Casinos’ slipping fortunes
It seems like eons ago that Bob DeLeo was extolling his casino bill (insisting on calling it a “jobs bill”), Deval Patrick was waxing rhapsodic about something called a “destination resort casino” (which was said to be wholly different than a plain vanilla casino), and everyone was giddy about all the money the state would be raking in without asking taxpayers to fork over involuntarily (through taxes) a nickel more of their hard-earned money.
“Hyperbole was always part of the pitch,” writes Joan Vennochi in yesterday’s Globe. “But today, the rosiest projections seem ever more fanciful. Just as Massachusetts starts to bank on the money, the glitter is wearing off the industry.”
The Bay State’s market timing when it comes to casinos looks like it couldn’t be worse. Venocchi ticks off the dismal developments, including the closure of four of Atlantic City’s 12 casinos, woes for gambling spots in West Virginia and Delaware, and, perhaps most ominously, “double-digit declines” in slots revenues at Foxwoods and Mohegan Sun in Connecticut.
Last month, even before the latest Atlantic City closure announcements, the CEO of Foxwoods told The Wall Street Journal, “There is dramatic oversupply in the industry right now.”
None of this seems to have fully caught up with the casino debate in Massachusetts, which will get a full airing with a ballot question this fall asking voters whether they want to repeal the state’s casino law. But it is inevitable that the tough times for casinos will eventually move front and center into the debate, and that certainly won’t help the odds of the casino companies looking to land here and their local backers.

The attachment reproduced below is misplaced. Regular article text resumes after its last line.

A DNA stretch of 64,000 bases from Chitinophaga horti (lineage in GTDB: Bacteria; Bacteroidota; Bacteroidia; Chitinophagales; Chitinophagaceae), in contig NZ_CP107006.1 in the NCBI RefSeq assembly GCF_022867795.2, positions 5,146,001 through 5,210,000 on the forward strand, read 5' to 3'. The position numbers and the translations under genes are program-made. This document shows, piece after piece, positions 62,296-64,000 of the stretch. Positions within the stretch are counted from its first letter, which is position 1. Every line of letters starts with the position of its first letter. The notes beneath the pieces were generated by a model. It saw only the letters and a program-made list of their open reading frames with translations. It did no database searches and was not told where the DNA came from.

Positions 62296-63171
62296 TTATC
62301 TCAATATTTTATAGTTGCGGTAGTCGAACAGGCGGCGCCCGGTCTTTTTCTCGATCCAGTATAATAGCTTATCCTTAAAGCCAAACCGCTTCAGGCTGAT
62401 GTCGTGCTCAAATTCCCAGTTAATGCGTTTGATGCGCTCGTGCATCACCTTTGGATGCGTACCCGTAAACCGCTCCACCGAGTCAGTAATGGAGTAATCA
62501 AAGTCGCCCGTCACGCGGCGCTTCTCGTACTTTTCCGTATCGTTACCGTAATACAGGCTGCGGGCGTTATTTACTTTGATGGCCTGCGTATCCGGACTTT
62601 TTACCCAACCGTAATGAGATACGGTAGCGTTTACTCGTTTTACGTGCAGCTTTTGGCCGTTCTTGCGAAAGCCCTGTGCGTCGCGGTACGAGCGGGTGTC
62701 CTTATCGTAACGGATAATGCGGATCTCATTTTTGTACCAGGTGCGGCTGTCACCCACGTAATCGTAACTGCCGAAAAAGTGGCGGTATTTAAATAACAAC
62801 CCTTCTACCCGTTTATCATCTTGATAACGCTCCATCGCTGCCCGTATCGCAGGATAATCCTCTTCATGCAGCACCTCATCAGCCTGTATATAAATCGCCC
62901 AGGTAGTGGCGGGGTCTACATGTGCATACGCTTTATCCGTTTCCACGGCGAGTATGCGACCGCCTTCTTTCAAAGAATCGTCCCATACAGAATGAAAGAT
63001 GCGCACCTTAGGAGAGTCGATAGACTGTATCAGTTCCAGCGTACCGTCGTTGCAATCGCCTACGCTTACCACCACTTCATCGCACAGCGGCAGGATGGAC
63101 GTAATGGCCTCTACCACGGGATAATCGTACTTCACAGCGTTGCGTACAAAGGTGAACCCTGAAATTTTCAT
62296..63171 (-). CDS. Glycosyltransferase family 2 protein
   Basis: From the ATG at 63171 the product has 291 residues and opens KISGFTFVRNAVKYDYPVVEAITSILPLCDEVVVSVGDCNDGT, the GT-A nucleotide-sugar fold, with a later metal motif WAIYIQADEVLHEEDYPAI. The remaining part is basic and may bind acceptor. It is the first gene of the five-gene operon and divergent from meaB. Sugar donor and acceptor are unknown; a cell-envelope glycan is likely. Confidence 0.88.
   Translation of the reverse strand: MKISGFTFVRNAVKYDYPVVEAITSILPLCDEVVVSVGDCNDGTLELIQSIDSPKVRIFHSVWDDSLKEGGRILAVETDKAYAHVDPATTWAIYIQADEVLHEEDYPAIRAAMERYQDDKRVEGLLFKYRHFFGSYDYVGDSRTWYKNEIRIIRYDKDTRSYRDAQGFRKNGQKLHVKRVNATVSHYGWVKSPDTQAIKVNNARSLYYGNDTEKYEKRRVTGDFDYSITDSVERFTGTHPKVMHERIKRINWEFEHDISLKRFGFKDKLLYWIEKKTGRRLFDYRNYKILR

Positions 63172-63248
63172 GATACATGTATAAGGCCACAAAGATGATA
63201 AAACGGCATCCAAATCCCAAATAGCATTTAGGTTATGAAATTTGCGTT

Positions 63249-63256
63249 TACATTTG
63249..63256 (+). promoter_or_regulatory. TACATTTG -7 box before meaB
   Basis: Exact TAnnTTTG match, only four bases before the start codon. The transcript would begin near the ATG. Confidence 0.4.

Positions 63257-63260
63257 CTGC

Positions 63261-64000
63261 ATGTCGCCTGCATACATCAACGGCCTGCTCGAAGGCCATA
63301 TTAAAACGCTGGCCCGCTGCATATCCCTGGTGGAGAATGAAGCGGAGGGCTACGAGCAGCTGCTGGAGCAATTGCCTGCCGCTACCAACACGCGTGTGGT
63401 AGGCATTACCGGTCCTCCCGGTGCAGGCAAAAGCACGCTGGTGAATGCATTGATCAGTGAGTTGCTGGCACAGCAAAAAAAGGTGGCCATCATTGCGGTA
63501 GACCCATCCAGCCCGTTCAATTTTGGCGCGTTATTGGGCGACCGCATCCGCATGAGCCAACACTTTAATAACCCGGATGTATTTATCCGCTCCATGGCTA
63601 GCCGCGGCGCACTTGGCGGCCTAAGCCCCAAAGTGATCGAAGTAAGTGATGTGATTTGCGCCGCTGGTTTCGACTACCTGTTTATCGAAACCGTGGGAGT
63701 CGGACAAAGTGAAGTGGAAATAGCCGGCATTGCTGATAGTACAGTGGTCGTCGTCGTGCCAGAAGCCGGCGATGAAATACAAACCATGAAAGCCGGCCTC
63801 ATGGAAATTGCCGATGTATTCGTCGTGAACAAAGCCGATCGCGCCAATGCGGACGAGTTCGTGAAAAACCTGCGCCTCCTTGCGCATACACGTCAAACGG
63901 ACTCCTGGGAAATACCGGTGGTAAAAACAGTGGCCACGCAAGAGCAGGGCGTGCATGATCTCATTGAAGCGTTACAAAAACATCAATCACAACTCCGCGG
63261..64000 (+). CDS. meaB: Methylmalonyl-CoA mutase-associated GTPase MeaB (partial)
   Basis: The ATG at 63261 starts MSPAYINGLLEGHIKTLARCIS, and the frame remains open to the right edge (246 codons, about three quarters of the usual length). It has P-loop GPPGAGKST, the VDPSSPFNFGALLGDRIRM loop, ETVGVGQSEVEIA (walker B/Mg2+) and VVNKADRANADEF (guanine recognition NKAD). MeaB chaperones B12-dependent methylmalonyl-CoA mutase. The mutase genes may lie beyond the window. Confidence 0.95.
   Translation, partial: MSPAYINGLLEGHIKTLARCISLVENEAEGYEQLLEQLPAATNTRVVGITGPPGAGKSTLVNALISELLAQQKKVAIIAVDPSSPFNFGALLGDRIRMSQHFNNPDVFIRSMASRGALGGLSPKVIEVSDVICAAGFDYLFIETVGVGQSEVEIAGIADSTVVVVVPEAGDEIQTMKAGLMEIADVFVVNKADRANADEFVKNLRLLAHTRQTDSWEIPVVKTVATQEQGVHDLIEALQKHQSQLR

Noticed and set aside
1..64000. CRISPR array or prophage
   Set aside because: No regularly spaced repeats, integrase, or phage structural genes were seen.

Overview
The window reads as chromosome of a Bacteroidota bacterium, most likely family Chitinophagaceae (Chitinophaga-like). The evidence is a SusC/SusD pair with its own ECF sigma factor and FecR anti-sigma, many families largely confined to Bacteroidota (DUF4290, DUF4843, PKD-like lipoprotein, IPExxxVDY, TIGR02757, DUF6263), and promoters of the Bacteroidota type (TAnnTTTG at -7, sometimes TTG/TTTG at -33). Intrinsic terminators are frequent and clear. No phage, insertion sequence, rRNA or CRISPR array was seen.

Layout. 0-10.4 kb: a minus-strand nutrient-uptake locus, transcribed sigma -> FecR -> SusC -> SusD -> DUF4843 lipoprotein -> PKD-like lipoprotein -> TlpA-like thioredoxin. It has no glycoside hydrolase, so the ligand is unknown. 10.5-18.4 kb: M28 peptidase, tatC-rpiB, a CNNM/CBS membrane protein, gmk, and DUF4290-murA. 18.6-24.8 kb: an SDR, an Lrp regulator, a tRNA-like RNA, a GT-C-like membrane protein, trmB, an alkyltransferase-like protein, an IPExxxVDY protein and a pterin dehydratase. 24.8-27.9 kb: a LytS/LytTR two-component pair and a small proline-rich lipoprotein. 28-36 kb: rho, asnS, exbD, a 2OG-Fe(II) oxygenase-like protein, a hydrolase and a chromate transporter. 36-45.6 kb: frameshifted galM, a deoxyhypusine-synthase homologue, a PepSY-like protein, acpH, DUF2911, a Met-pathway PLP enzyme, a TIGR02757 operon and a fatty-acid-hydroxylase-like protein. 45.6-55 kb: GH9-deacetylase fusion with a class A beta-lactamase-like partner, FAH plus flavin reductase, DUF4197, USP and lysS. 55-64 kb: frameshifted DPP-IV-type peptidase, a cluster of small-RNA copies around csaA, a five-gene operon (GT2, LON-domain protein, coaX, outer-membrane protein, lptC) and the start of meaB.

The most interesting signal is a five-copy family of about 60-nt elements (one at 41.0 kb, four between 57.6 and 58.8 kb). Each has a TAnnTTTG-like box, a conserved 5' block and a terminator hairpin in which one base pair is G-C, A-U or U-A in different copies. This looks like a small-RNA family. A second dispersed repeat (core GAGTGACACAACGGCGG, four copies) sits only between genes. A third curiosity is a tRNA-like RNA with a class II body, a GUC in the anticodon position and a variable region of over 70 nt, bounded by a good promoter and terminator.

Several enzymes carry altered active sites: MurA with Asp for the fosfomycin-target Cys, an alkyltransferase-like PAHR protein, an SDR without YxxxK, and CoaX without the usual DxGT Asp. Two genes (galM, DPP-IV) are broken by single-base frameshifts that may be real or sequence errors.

“Despite growing evidence to the contrary, Massachusetts still thinks of casinos as a growth industry,” writes Vennochi. “Maybe they were 20 years ago. But today, starting up the casino industry in Massachusetts feels like starting up Wang Laboratories in the age of Google.”
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Worcester is plagued by zombie properties, homes that are left vacant as they make their way slowly through the foreclosure process, the Telegram & Gazette reports.
Wampanoag chief has mixed feelings about a casino, the Associated Press reports.
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Weird fallout continues from the recent Republican US Senate primary in Mississippi, where black voters helped save incumbent Thad Cochran, a guy most black Mississippians have had pretty little affection for.
Polls point to deep problems for Democratic gubernatorial candidate Martha Coakley, the state’s attorney general, CommonWealth reports.
Another candidate — a Marblehead businessman running as an independent — jumps into the race against US Rep. John Tierney.
The fight over control of the Demoulas Supermarkets chain spilled over into stores as worker protests stalled food deliveries, the Eagle-Tribune reports. Eight Demoulas employees who have been part of the protests are fired, the Globe reports.
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State officials are redoubling efforts to promote “dual enrollment” courses that let high school students earn college credits.
President Obama’s visit to Worcester Technical High School last month cost $186,000, the Telegram & Gazette reports.
Security cameras are being installed on all school buses in Boston.
Wisconsin Gov. Scott Walker wants to ditch the Common Core education standards, the latest Republican presidential aspirant to give a thumbs down to the testing system, Time reports.
Paul Levy posts his comment to Judge Janet Sanders about the consent agreement between Partners HealthCare and Attorney General Martha Coakley.
The new no-cash Tobin Bridge toll system is activated, the Associated Press reports.
Environmentalists want to use $20 million included in a bond bill for buying back homes along the state’s shores, the Salem News reports. Meanwhile, others want to use state funds to kill white-tailed deer in the Blue Hills and on Cape Cod because there are too many of them.
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